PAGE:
Justice and Mercy
Justice and Mercy
Newspaper headlines frequently express outrage at judges who are ‘soft on crime’. They come under attack for being too lenient and failing to impose the appropriate penalty for the offence committed.
When I was practising as a barrister, I noticed that the legal profession did not respect judges who were regarded as too lenient. We expect judges to execute justice. We do not expect them simply to be merciful.
On the other hand, we do expect mercy in our personal relationships. A loving parent will be merciful to their child. We expect friends to be merciful to one another. Justice and mercy do not normally go together. We tend to see them as alternatives. We expect either justice or mercy, but not both at the same time.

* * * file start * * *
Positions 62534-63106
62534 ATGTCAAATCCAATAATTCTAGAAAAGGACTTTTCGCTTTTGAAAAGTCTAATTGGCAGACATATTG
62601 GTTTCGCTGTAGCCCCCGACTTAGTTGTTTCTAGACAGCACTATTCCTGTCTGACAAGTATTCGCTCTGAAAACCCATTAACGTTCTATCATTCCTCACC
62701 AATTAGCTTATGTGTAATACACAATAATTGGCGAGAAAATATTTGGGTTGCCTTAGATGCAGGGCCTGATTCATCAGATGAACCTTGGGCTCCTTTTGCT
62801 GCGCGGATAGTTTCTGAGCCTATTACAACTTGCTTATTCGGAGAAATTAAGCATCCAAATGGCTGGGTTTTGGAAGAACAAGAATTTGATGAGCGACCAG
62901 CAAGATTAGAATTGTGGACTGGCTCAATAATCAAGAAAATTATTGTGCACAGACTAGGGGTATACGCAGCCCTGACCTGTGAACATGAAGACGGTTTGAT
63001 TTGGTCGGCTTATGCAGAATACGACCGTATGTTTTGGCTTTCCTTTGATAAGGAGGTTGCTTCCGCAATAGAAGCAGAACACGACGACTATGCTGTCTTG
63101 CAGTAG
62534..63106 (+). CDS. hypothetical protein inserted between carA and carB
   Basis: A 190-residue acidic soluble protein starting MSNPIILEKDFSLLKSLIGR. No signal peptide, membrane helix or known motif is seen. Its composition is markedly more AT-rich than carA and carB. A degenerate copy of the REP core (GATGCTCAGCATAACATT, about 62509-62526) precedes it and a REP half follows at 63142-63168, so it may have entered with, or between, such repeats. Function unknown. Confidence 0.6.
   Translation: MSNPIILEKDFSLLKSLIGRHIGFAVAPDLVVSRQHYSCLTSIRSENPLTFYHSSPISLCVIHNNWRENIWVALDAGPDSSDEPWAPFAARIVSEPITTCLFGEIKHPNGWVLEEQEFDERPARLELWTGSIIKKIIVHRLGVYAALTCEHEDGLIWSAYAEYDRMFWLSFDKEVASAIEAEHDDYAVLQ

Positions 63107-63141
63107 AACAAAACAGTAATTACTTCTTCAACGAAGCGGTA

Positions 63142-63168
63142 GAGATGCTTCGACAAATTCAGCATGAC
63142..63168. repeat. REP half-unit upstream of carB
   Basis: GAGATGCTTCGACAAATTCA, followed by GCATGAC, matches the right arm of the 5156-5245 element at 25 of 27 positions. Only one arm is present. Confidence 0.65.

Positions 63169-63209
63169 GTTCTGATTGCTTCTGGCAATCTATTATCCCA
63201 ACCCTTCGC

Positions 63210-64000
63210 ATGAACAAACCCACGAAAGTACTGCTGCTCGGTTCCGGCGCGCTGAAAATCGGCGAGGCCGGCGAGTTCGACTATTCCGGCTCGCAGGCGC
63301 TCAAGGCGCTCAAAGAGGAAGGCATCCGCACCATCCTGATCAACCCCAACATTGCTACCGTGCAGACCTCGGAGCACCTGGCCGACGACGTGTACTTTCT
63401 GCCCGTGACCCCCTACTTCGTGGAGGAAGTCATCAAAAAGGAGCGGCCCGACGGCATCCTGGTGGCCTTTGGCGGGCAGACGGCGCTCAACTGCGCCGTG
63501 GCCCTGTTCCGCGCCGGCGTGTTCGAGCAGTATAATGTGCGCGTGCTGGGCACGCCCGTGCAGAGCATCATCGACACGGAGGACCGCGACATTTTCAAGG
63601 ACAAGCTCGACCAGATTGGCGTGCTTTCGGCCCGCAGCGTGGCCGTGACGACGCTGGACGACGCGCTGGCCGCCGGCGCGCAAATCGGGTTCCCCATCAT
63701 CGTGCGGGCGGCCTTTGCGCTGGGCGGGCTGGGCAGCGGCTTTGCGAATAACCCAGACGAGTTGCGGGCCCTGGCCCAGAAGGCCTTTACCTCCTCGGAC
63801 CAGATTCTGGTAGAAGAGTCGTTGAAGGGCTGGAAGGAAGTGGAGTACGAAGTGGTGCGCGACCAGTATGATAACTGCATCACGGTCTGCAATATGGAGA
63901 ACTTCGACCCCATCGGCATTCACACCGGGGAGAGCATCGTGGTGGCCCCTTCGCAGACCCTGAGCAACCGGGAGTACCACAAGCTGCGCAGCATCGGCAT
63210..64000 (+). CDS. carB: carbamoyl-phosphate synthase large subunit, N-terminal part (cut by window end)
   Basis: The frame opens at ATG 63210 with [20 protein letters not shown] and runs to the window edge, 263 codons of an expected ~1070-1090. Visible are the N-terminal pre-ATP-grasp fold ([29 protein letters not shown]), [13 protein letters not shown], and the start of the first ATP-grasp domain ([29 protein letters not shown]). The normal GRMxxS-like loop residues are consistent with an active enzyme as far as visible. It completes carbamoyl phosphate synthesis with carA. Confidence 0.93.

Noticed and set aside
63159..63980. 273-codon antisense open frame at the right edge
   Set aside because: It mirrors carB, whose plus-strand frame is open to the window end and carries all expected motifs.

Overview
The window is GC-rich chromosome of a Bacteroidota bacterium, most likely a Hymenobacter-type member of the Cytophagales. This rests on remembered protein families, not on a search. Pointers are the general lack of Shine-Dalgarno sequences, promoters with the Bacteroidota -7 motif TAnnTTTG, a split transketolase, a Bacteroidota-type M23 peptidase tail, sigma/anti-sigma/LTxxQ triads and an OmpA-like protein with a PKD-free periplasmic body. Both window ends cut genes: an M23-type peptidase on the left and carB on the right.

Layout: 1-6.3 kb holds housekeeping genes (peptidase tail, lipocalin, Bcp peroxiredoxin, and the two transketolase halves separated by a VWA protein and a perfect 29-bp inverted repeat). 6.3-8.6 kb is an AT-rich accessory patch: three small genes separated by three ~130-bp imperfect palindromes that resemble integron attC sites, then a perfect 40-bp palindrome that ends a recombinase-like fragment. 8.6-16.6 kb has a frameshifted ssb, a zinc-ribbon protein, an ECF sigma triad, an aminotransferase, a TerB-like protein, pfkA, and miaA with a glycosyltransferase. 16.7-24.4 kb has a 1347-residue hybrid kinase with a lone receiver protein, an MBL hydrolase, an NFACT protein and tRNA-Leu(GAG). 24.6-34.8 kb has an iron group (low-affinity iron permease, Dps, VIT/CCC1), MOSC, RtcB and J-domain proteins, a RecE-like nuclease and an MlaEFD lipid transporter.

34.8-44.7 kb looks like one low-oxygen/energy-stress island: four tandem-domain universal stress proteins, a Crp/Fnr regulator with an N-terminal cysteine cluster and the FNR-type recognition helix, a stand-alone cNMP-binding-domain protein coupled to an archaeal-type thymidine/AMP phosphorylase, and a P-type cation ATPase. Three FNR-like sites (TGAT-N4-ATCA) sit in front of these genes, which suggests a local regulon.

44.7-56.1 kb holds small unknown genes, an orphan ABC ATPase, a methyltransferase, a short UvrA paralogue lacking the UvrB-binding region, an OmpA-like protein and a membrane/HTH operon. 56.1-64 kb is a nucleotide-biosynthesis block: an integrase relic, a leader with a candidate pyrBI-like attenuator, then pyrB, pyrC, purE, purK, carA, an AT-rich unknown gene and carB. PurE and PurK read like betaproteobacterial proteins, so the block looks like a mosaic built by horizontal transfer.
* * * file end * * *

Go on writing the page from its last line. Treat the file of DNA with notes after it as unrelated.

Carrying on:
Yet God is both a God who judges with justice, and also a God of mercy. How can he combine these two apparently contradictory characteristics? The answer is that the sacrifice of Jesus has made it possible for God to combine both justice and mercy.
When I first encountered Jesus, this illustration helped me to understand what Jesus achieved for us on the cross: Two people went through school and university together and developed a close friendship. Life went on and they went their separate ways and lost contact. One went on to become a judge, while the other’s life spiralled down and he ended up as a criminal. One day the criminal appeared before the judge. He had committed a crime to which he pleaded guilty. The judge recognised his old friend and faced the dilemma, which, in effect, God faces.
He was a judge so he had to be just; he couldn’t simply let the man off. On the other hand, he wanted to be merciful, because he loved his friend. So he fined him the correct penalty for the offence. That was justice. Then he came down from his position as judge and wrote a cheque for the amount of the fine. He gave it to his friend, saying that he would pay the penalty for him. That was an act of mercy, love and sacrifice.